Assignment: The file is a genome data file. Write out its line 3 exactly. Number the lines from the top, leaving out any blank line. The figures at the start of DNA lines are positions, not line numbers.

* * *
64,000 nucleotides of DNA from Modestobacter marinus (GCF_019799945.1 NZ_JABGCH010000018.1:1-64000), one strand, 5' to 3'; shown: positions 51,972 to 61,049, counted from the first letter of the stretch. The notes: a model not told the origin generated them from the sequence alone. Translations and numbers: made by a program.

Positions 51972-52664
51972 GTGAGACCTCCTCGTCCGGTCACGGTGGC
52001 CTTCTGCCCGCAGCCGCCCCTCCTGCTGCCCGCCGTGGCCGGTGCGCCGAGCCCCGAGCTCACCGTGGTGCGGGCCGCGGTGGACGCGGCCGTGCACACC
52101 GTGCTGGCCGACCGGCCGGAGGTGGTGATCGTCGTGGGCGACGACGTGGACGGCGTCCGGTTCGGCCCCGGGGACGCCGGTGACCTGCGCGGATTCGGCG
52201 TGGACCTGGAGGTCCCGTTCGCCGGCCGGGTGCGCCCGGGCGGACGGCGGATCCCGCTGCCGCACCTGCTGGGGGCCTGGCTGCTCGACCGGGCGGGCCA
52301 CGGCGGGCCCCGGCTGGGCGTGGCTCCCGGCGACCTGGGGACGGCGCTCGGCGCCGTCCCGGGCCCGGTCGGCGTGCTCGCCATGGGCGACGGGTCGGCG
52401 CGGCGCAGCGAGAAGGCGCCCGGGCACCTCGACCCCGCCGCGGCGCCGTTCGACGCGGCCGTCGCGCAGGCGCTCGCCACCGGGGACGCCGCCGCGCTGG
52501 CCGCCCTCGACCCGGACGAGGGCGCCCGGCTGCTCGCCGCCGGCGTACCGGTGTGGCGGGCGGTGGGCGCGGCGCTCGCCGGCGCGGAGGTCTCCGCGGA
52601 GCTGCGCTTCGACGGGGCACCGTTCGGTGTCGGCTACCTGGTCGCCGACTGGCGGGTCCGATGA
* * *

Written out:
51972 GTGAGACCTCCTCGTCCGGTCACGGTGGC